Strain Hiromi 1, a sulfur-oxidizing gammaproteobacterium was isolated from a hydrothermal vent chimney in the Okinawa Trough and represents a novel genus that may include a phylogenetic group found as endosymbionts of deep-sea gastropods. The SSU rRNA gene sequence similarity between strain Hiromi 1 and the gastropod endosymbionts was approximately 97%. The strain was shown to grow both chemolithoautotrophically and chemolithoheterotrophically with an energy metabolism of sulfur oxidation and O2 or nitrate reduction. Under chemolithoheterotrophic growth conditions, the strain utilized organic acids and proteinaceous compounds as the carbon and/or nitrogen sources but not the energy source. Various sugars did not support growth as a sole carbon source. The observation of chemolithoheterotrophy in this strain is in line with metagenomic analyses of endosymbionts suggesting the occurrence of chemolithoheterotrophy in gammaproteobacterial symbionts. Chemolithoheterotrophy and the presence of homologous genes for virulence- and quorum sensing-related functions suggest that the sulfur-oxidizing chomolithotrophic microbes seek animal bodies and microbial biofilm formation to obtain supplemental organic carbons in hydrothermal ecosystems.
The domain Archaea has historically been divided into two phyla, the Crenarchaeota and Euryarchaeota. Although regarded as members of the Crenarchaeota based on small subunit rRNA phylogeny, environmental genomics and efforts for cultivation have recently revealed two novel phyla/divisions in the Archaea; the Thaumarchaeota and Korarchaeota. Here, we show the genome sequence of Candidatus Caldiarchaeum subterraneum that represents an uncultivated crenarchaeotic group. A composite genome was reconstructed from a metagenomic library previously prepared from a microbial mat at a geothermal water stream of a sub-surface gold mine. The genome was found to be clearly distinct from those of the known phyla/divisions, Crenarchaeota (hyperthermophiles), Euryarchaeota, Thaumarchaeota and Korarchaeota. The unique traits suggest that this crenarchaeotic group can be considered as a novel archaeal phylum/division. Moreover, C. subterraneum harbors an ubiquitin-like protein modifier system consisting of Ub, E1, E2 and small Zn RING finger family protein with structural motifs specific to eukaryotic system proteins, a system clearly distinct from the prokaryote-type system recently identified in Haloferax and Mycobacterium. The presence of such a eukaryote-type system is unprecedented in prokaryotes, and indicates that a prototype of the eukaryotic protein modifier system is present in the Archaea.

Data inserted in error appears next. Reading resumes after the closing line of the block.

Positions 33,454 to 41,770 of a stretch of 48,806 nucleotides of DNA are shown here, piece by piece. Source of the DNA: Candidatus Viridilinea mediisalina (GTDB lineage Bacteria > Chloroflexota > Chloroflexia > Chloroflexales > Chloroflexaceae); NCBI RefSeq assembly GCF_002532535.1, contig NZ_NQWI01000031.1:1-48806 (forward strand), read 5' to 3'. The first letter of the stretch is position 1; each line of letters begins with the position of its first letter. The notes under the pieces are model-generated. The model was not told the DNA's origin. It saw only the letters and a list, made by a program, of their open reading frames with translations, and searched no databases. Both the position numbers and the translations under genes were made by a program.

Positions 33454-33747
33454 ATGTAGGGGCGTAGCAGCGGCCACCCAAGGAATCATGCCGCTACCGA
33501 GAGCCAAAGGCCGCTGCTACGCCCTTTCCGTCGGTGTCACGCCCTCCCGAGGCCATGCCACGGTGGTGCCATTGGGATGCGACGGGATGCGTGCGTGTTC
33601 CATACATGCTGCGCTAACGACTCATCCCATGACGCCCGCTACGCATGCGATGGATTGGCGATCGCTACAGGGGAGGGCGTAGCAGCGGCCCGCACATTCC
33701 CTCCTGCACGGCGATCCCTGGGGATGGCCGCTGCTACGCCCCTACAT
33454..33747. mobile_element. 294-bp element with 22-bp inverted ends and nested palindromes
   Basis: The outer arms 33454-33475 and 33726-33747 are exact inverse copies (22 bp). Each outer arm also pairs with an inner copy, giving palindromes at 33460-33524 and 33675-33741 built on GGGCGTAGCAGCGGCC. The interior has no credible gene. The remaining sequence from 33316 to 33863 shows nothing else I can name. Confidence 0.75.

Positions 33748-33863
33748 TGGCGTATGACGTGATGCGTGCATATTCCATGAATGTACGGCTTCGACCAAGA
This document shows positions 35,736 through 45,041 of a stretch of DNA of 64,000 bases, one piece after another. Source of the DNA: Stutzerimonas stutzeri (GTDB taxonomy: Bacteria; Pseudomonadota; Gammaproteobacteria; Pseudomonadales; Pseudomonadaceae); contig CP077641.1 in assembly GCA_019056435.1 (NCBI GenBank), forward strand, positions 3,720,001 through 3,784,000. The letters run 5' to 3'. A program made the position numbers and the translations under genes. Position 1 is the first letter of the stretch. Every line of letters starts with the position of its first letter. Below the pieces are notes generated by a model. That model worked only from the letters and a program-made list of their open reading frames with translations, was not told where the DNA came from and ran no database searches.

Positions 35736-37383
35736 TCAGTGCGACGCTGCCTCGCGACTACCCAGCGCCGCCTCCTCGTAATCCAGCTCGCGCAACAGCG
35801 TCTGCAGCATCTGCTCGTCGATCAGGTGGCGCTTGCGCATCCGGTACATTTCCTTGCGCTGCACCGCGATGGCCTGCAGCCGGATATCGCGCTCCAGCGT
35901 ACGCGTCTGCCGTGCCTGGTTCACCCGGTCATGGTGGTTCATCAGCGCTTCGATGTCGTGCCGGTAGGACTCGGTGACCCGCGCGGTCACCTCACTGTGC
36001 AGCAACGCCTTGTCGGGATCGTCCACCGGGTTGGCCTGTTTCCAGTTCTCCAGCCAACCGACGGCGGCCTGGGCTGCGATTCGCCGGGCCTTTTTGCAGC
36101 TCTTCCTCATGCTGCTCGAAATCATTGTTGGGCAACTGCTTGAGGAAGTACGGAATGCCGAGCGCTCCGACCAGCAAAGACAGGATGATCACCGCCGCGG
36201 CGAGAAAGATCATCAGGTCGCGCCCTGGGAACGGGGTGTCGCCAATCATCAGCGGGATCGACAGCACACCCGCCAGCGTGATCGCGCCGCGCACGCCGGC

The subseafloor microbial communities in the turbidite depositional basins Brazos-Trinity Basin IV (BT Basin) and the Mars-Ursa Basin (Ursa Basin) on the Gulf of Mexico continental slope (IODP holes U1319A, U1320A, U1322B and U1324B) were investigated by PCR-dependent molecular analyses targeted to the small subunit (SSU) rRNA genes, dsrA and mcrA, and hydrogenase activity measurements. Biomass at both basins was very low, with the maximum cell or the SSU rRNA gene copy number <1 x 10(7) cells mL(-1) or copies g(-1) sediments, respectively. Hydrogenase activity correlated with biomass estimated by SSU rRNA gene copy number when all data sets were combined. We detected differences in the SSU rRNA gene community structures and SSU rRNA gene copy numbers between the basin-fill and basement sediments in the BT Basin. Examination of microbial communities and hydrogenase activity in the context of geochemical and geophysical parameters and sediment depositional environments revealed that differences in microbial community composition between the basin-fill and basement sediments in the BT Basin were associated with sedimentation regimes tied to the sea-level change. This may also explain the distributions of relatively similar archaeal communities in the Ursa Basin sediments and basement sediments in the BT Basin.
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